Done with Covid? Longing for the joys of air travel? Excerpt from Poutine on the Orient Express: An Irreverent Look at Travel

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The Airport: Easy check-in, Security and Other Joys

Before you fly, you have to get to the airport.  For that matter, after you fly, the airport is also still a desired location at which to terminate your flight.  I have noticed a few things of interest about airports.Unlike that last scene in Casablanca, where Ingrid Bergman and Humphrey Bogart say their farewells on the tarmac of the airport, in the shadow of an airplane, most of us these days have to go through a series of steps before we even get near the aircraft.

Easy check-in

Firstly you must check-in, generally online these days.  You enter information following the prompts.I always like the one about whether I’m bringing along dangerous substances in my luggage, such as blow torches.  I would prefer to answer that one with an explanation, saying something like, while on vacation, some of us bring along golf clubs; I like to catch up on my welding.

Also, what I have noticed at airports is an assortment of what appears to be people who do nothing.  I am referring to those people in uniforms who carry a walkie-talkie but never appear to be doing anything.  If you ask them something about your flight, they will point you in the direction of the departure screen and tell you it’s all there.  I have never seen one of these people do anything useful.

I am convinced their job description is short and to the point: Just hang around in the departure area and carry a walkie-talkie.  I imagine a cluster of these people have a supervisor.  This person’s job is to be in charge of these walkie-talkie carriers, and if they have any questions, they pose them to their supervisor.  For example, they might pace around for a while, and then some situation comes up.  They would then get on their walkie-talkie and say, “Number 23 to supervisor.  I haven’t done a thing for the past hour and a half.  How do you want me to manage this crisis?The supervisor would respond, “Hang in there number 23.  Keep walking and pretend to talk into your walkie-talkie.  Ten-four.”

As well, if you look out the window onto the tarmac area, you will see an assortment of little vehicles running around every which way, like ants.  They can’t all be relevant.  I know that for sure because you usually see a couple of these where the driver is holding a walkie-talkie.  I believe this is where those earlier guys I mentioned get promoted, based on seniority, after a while of doing nothing inside the terminal.  They then give them a vehicle in which to do it in.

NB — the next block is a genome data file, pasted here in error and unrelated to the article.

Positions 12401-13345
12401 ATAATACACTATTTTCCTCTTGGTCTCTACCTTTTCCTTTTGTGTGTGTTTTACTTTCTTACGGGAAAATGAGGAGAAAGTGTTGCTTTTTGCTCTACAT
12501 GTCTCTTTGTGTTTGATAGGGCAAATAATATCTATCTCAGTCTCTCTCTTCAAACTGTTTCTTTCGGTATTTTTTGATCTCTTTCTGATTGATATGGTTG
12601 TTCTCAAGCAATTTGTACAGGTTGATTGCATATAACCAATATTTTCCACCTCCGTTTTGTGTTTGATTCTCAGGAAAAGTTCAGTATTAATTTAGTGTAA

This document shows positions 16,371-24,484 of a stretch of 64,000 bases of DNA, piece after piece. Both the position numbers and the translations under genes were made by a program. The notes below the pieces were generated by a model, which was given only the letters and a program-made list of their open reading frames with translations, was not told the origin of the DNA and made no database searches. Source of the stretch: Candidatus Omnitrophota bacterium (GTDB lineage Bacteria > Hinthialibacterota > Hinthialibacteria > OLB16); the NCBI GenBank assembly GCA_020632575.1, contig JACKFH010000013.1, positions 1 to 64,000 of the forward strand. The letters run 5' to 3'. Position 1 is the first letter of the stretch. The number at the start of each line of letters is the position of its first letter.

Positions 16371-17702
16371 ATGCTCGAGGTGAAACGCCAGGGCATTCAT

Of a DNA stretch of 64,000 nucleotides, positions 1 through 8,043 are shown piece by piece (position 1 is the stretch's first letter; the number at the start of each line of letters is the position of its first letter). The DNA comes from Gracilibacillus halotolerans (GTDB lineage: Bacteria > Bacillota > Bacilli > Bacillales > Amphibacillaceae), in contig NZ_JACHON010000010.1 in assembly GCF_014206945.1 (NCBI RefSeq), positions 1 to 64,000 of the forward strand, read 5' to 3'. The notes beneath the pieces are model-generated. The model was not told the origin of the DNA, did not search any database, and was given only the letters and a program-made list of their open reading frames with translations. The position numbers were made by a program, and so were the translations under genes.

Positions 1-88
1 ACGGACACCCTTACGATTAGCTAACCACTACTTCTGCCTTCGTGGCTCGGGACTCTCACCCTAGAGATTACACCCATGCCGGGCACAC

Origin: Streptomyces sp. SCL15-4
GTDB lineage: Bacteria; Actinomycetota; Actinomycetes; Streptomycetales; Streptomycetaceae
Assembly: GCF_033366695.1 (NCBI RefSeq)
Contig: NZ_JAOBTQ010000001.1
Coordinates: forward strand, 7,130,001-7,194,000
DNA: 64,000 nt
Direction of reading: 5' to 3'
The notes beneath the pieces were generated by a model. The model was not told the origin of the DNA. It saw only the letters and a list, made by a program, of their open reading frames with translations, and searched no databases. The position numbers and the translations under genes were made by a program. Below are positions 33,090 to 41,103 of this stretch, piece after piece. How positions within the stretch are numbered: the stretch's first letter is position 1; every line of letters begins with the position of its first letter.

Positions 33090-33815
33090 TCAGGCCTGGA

These guys no doubt are unionized.  This is perhaps a good thing.  The union controls and retains a monopoly on this job function of doing nothing.  Ergo others are not allowed to do nothing, or they will be deemed to be scabs.  Therefore, all others do something.


No discussion about airports would be complete without a comment about airport security.Unfortunately threats of terrorism have created the need for unprecedented security.  I get that.  However, very often the security issue loses sight of what it is intended to prevent, and its response is sometimes ridiculous.

I am talking about the ban on liquids on your person.  If you carry a bottle of water, they will make you toss it out if it contains more than about two ounces.  I had an occasion where the security lady saw my full bottle of Kirkland (Costco brand) spring water.  She gave me the option of tossing it out or drinking about three-quarters of it in front of her.

I elected plan B and drank about fourteen ounces of the suspect liquid Actually, I drank some and stopped, pleading, “Enough?  I’m drowning.”She said, “Not yet.  Keep drinking.” Eventually, after over-irrigating myself, she was satisfied that my threat level was low and that I could stop.

My question is, what was that supposed to prove?  She was about three feet away from me.  Did she expect me to explode?  That would not have been a good thing as I noticed just near me was one of those walkie-talkie guys.  Probably after flooding myself, the walkie-talkie guy reported, “Passenger drinks fourteen ounces of Kirkland spring water.  I wonder if Costco has a sale on a case of the stuff this week.”

And you have not even boarded the aircraft yet.  I like Casablanca better.

End of excerpt

Poutine on the Orient Express: An Irreverent Look at Travel, is available in eBook and paper versions on Amazon, Apple books etc., and wherever books are sold.  Please click on books page  to check out links for some of these sources.